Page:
It’s 1:00 a.m. and your boyfriend just got a home, drunk.  You ask him where he has been and why he didn’t answer your calls, he yells at you to mind your business.  You ask him again, he tries to push you away (maybe) but it feels more like hit you with a frying pan.  You fall to the floor.  Hard.  You scream.  Your neighbors, concerned call the police.The police appear at your house at 1:10 a.m.  You are crying in the corner and your boyfriend is still screaming and throwing things.  The police enter house, the door was open, and see you crying and a bruise on your head.  They can tell your boyfriend is under the influence of drugs or alcohol and they separate the two of you. The officer asks if you want to press charges and want a protective order.  They also  ask if you want to speak to a Domestic Violence Response Team. They tell you that even if you don’t press charges, they will.  They have enough to file a complaint against your boyfriend just based on their observations.  You tell them you just want him out of the house.  He gets arrested.

You are now a victim of Domestic Violence.  But what is that?

Domestic violence (or domestic abuse) can happen in a variety of ways, but there are two main components in New Jersey:

  1. As the victim you must have a qualifying relationship with the abuser; and
  2. The abuser must have committed a qualifying crime.

Irrespective of how it happens, domestic violence always causes emotional harm and sometimes physical harm.

What is a Qualifying Relationship under NJ’s Domestic Violence Act (N.J.S. 2C:25-17)?

  1. As the victim, you typically must be 18 years or older or an emancipated minor; AND
  2. The Qualifying Crime must have been by a spouse, former spouse, or a present/former household family member; OR
  3. Regardless of your age, the Qualifying Crime was by someone you are dating or who you have a child with.

Keep in mind that if the abuser is an unemancipated minor (under 18 and dependent on parents/guardian) he or she will be prosecuted as a juvenile delinquent, not domestic violence laws.  Also it is important to understand that a minor is emancipated from his or her parents if he or she is married; in the military; has a child or is pregnant; or has declared emancipated by the court or an administrative agency.

What is a Qualifying Crime under the NJ’s Domestic Violence Act (N.J.S. 2C:25-17)?

Domestic violence means doing one or more of the following to someone protected under the Act:

  • Homicide (N.J.S. 2C:11-1),
  • Terroristic Threats (N.J.S. 2C:12-3),
  • Criminal Restraint (N.J.S. 2C:13-2),
  • Sexual Assault (N.J.S. 2C:14-2),
  • Criminal Sexual Contact (N.J.S. 2C:14-3),
  • Burglary (N.J.S. 2C:18-2),
  • Harassment (N.J.S. 2C:33-4),
  • Assault (N.J.S. 2C:12-1),
  • Kidnapping (N.J.S. 2C:13-1),
  • False Imprisonment (N.J.S. 2C:13-3),
  • Lewdness (N.J.S. 2C:14-4),
  • Criminal Mischief (N.J.S. 2C:17-3),
  • Criminal Trespass (N.J.S. 2C:18-3), and
  • Stalking (N.J.S. 2C:12-10).

So what happens after he is arrested?

There are now two different types of cases.  The first will be heard in the Family Part of the Superior Court of New Jersey where a Judge will determine if your Temporary Restraining Order (assuming you got one) becomes a Final Restraining Order.

1. Temporary Restraining Order (TRO)  – this is usually granted during the day by the Superior Court Judge (Chancery Division, Family Part) or the local Municipal Court Judge on nights and weekends. This request is heard without requiring the abuser present. The TRO is granted if there is evidence of domestic violence AND an order of protection is necessary to prevent harm to you.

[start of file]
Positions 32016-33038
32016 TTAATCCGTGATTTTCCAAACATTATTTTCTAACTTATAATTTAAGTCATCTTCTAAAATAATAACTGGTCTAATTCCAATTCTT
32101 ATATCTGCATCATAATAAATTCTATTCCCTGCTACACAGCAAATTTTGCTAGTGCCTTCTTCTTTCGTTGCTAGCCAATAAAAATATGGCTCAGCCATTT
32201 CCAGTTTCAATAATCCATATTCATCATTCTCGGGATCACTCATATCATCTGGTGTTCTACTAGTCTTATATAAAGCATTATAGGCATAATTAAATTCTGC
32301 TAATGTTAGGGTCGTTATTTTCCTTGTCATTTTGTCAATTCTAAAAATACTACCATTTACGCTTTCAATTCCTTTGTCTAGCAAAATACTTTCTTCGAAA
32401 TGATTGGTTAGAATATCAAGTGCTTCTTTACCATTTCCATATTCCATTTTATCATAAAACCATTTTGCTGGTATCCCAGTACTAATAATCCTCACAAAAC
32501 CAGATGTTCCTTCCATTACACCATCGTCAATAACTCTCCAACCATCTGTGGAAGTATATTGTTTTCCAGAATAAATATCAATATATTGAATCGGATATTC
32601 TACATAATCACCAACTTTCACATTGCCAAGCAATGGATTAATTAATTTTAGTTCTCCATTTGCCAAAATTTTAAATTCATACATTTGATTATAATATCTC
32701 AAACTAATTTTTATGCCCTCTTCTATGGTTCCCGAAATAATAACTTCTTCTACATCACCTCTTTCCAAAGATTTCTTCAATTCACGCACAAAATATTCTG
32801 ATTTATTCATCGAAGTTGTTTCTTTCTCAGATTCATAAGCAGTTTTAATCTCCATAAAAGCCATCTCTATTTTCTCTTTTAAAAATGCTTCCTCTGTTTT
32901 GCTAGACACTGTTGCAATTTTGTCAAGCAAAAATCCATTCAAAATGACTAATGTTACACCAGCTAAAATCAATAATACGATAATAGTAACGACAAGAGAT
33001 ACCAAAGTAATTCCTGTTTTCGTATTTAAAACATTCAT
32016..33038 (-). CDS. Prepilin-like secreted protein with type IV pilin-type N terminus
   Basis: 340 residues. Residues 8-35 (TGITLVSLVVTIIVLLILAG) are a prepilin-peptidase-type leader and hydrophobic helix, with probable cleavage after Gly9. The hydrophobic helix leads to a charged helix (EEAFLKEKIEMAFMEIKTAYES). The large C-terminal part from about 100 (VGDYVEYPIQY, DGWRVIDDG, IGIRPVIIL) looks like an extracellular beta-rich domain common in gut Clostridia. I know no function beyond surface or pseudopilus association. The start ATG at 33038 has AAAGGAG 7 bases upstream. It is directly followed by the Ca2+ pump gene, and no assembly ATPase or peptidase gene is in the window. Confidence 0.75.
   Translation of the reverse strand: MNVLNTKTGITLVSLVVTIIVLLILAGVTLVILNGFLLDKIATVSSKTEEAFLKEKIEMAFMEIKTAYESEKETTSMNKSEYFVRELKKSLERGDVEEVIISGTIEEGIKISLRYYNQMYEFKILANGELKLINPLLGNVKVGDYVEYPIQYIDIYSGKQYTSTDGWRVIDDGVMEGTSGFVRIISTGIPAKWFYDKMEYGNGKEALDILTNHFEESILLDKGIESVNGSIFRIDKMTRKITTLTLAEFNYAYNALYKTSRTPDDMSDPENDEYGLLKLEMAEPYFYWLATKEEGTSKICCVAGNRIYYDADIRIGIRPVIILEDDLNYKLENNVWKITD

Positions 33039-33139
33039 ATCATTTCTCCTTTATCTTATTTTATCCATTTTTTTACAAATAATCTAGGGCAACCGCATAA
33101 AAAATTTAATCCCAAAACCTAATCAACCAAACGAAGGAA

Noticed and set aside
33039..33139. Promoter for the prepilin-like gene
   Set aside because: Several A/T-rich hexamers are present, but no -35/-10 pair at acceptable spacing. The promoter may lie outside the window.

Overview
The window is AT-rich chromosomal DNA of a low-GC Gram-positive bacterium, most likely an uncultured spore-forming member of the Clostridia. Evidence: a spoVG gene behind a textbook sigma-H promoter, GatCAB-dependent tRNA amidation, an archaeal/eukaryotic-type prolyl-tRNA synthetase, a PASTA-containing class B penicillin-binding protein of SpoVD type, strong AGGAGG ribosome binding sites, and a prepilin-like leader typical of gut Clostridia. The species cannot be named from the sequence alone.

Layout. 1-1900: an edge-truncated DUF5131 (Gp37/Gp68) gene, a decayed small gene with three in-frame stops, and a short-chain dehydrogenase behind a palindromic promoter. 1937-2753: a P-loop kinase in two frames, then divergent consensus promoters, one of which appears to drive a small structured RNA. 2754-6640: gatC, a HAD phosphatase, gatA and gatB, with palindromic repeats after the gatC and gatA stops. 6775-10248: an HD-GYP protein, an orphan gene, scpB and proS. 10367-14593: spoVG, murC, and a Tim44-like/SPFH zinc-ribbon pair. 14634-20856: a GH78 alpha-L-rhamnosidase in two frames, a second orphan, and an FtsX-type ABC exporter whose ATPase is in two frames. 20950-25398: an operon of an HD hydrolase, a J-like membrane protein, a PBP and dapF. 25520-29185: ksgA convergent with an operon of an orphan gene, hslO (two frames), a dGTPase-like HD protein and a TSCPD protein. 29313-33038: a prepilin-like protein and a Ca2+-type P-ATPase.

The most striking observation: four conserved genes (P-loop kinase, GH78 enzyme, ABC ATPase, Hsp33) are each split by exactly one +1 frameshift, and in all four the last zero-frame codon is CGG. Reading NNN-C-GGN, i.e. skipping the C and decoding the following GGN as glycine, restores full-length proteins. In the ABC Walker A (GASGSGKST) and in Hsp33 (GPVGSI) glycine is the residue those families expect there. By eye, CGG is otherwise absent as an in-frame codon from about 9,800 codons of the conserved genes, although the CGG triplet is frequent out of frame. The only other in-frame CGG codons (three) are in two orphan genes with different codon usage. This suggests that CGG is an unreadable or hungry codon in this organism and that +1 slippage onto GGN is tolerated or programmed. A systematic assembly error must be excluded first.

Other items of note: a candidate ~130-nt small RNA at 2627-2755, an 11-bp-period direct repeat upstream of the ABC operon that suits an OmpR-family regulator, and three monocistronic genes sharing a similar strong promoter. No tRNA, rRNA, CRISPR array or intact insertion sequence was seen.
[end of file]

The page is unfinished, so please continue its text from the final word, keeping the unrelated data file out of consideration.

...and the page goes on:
2. Final Restraining Order (FRO)  – Within 10 days after the TGO was issued you will have a date to appear before a Family Law Judge in the Superior Court. In New Jersey, the FRO is indefinite until it is dismissed by a court. But not all states will keep a FRO forever, some require you to come to court and request it be continued.

What is the effect of a Temporary Restraining Order or Final Restraining Order?

A TRO/FRO can prohibit the abuser:

From returning to the location of the scene;

From going near the location where you work or live;

From contacting you;

From having someone else contacting you;

Prohibit the abuser from possessing any weapons.

The TRO/FRO can also require the abuser to attend psychiatric treatment or seek other help and pay a fine to you.

If you don’t have legal status and you get a FRO against your partner, you may qualify for U-Visa or be able to file immediately for your green card through VAWA.  You see a FRO is an objective proof that you were a victim of abuse.

The second case concerns the criminal charges.

In the story, your boyfriend will be prosecuted for the assault (and other qualifying criminal charges) either in your local Municipal Court or if more severe in the Criminal Part of the Superior Court.  Your boyfriend will likely be convicted if you assist the prosecutor.  Let’s say you refused to press charges and don’t show up to the court to help the prosecutor convict your boyfriend.  The police can interview your boyfriend and take his statement.  If he admits to hitting you, the prosecutor may not need your assistance to convict your boyfriend. They can do it just with his own words.

Like receiving an FRO, if your boyfriend is convicted this is objective proof that you were the victim of abuse.  Even if he takes an alternative disposition, depending on what is said on the record this may also be sufficient to assist you in achieving a U-Visa or green card through VAWA.

If I am involved in a case from its inception, I use the FRO trial or the allocution in the criminal case to lay the foundation for a subsequent U-Visa or VAWA application for my client.

If you are involved in a Domestic Violence incident and have questions, call 888-6956-6169 to discuss your case with an NJ Domestic Violence Lawyer.